cows in field

Profitability for Organic Dairy Farms for 2006

By Bob Parsons, Extension Associate Professor, University of Vermont

"... the organic dairy sector has become a haven for smaller family operated farms that could not or would not continue with the 'get bigger or get out' scenario associated with surviving in conventional dairy production. But they have not escaped the situation where rising feed, fuel, and other expenses continue to chip away at their profitability so that they are faced with the same familiar scenario as their conventional neighbors."

The trend of the profitability in 2006 continued to show improvement for Vermont and Maine organic dairy farms as compared to 2005 and 2004 with Vermont farms not doing quite as well as those in Maine. But just as the sector is beginning to show competitive profits, the situation has dramatically changed as feed prices since October 2006 have skyrocketed, hitting the organic sector harder than conventional dairy farms. Analysis also indicates that for that average organic dairy farm to survive under today’s feed and fuel prices, the base milk price needs to be nearly $33 per cwt. And the milk price will likely need to go even higher, depending on the continuing inflationary pressure on feed, fuel, and other farm expenses.

Profit up for Maine farms
greater than for Vermont

In 2006, the average Return on Equity (ROE) for 41 northeast organic dairy farms was 4.3% as compared to a -0.3% ROE in 2005 and a loss of -1.7% ROE in 2004. This is after a charge of $35,000 for unpaid owner/family labor. There was quite a difference in New England with Maine farms showing a 7.8%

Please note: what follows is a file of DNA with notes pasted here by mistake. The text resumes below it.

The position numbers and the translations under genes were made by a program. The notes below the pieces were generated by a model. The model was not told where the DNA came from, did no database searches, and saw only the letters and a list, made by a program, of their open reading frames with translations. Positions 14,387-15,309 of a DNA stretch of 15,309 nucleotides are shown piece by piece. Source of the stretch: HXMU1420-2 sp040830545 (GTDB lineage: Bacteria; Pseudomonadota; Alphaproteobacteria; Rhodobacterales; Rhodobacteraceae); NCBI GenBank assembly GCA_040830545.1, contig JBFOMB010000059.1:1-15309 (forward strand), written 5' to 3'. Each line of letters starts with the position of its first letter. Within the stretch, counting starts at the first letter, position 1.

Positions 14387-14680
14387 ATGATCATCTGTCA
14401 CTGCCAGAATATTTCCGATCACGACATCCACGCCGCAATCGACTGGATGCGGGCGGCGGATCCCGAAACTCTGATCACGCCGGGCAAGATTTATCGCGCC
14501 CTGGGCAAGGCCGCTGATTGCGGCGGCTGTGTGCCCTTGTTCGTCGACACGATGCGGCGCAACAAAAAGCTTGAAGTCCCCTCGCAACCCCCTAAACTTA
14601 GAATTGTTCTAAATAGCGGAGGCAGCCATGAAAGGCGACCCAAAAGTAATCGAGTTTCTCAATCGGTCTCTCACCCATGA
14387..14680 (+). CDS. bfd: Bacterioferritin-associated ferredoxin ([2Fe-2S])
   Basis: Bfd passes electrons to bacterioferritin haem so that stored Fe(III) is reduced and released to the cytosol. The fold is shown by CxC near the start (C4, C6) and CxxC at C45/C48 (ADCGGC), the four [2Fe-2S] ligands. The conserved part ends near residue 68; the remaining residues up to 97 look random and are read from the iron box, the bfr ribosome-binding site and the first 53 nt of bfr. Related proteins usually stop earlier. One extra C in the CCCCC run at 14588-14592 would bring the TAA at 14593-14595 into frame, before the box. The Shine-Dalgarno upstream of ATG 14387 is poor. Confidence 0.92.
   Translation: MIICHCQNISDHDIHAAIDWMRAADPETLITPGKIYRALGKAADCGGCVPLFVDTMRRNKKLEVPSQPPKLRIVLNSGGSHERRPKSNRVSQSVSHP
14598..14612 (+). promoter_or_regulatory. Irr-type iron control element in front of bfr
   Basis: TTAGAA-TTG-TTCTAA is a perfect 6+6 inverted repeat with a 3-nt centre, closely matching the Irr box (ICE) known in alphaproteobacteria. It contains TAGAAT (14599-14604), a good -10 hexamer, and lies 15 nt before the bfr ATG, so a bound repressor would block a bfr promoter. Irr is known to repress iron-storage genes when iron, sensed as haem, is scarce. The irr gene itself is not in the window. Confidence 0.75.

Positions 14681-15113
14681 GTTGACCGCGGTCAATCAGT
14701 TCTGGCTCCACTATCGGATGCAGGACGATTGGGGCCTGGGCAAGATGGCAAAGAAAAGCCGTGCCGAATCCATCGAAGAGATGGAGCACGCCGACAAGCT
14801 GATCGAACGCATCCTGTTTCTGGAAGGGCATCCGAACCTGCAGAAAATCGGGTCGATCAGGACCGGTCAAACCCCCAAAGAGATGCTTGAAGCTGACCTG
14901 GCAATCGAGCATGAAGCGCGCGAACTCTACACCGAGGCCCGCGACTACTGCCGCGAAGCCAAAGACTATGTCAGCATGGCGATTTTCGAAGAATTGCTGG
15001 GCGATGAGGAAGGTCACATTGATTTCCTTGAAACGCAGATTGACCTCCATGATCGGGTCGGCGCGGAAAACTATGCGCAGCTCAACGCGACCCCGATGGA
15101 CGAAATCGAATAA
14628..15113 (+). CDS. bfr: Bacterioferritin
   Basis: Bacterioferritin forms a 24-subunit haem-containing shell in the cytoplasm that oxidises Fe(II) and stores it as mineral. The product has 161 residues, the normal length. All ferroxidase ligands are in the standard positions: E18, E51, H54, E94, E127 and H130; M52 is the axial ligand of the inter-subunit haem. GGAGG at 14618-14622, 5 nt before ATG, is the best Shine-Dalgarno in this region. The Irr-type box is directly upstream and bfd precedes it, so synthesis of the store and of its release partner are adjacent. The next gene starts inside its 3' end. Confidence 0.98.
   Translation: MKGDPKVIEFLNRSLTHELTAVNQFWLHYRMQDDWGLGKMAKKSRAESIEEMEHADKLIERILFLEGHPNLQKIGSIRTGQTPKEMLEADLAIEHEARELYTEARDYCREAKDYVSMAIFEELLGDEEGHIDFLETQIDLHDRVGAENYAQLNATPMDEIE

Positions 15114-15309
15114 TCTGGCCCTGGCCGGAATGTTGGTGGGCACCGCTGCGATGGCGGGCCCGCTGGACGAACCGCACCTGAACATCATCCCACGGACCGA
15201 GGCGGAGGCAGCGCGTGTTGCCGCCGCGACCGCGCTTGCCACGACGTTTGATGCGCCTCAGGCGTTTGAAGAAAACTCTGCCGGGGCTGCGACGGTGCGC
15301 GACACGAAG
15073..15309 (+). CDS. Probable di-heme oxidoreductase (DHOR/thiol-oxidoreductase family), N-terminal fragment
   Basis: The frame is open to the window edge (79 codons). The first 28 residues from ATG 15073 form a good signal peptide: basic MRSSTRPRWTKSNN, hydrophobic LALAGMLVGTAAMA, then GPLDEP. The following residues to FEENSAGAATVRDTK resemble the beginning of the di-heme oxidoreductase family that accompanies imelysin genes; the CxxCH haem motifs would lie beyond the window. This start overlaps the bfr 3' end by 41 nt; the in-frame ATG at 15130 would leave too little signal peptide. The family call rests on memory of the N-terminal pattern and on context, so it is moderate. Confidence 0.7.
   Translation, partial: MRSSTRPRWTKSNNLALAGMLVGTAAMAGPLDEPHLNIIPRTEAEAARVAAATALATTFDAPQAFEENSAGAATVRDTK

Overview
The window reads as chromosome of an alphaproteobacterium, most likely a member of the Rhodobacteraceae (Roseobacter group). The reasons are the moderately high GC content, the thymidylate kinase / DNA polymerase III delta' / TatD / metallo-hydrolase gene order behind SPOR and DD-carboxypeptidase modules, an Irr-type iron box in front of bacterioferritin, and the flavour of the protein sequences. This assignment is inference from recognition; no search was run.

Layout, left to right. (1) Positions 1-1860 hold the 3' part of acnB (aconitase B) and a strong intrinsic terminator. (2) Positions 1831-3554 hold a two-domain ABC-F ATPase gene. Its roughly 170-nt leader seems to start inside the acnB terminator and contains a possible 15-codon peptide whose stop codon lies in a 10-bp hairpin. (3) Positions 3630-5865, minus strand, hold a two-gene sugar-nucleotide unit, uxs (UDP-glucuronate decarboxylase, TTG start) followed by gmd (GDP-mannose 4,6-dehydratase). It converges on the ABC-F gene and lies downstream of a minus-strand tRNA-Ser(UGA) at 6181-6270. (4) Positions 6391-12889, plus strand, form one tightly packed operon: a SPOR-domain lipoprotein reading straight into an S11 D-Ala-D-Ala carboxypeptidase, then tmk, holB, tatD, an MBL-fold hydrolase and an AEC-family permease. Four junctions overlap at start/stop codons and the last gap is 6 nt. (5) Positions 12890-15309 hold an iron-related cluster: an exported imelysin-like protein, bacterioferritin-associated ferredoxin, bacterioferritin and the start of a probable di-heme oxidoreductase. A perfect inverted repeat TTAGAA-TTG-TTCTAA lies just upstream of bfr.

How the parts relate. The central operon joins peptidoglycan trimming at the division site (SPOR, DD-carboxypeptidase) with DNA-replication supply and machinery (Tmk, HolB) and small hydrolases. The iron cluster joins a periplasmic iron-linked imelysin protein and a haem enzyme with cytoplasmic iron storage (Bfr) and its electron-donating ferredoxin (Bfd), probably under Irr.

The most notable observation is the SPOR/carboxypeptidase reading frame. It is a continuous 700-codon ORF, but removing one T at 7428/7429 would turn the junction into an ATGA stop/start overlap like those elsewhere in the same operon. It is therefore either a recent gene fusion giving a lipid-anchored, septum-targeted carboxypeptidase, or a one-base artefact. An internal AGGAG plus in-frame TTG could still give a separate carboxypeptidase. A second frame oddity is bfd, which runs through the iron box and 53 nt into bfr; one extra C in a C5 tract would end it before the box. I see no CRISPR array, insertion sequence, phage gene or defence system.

ROE vs. a 3.3% ROE for Vermont farms.

Why the difference between the Vermont and Maine farms? One big difference that the small sample of Maine farms (9) may represent is a greater proportion of well managed farms as compared to the greater number of Vermont farms (32). For size, the Maine farms were a bit larger with 65.4 cows per farm and produced more milk at 14,616 lbs per cow as compared to 62 cows per farm and 13,129 lbs per cow for Vermont dairy farms. The Maine farms also enjoyed a higher milk price, $29.31 vs. $28.71 per cwt. The biggest difference between the two states in regard to income was in dairy cow sales and government payments. One Maine farm sold nearly $99,000 of bred heifers that significantly raised the average income of Maine farms.

As a group, the Maine Farms were more likely to be involved in cropping and eligible for government crop program payments. Another big difference was that Maine provided dairy farmers with a supplemental payment in 2006 that was more generous than the Vermont program. In addition, Vermont had 2 farms that did not collect any government payments due to personal reasons, lowering the average for the Vermont farms. The $22,000 difference in government payments per farm is related directly to the difference in net farm earnings.


The biggest cost difference between the 2 states was in purchased feed, with the Maine farms purchasing nearly $29,000 more grain than the average Vermont farm. The Maine farms also spent nearly twice as much on labor, $40,277, as compared to nearly $23,000 despite the herds being the about the same herd size. Overall, Maine farms accrual production expenses were $45,000 higher than Vermont farms, or about $500 per cow ($3927 vs. $3472). The bottom line is that production expenses per cow are quite high for organic dairy farms.

Accrual Adjustments